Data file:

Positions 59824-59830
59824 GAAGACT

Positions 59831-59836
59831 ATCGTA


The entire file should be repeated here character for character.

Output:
Positions 59824-59830
59824 GAAGACT

Positions 59831-59836
59831 ATCGTA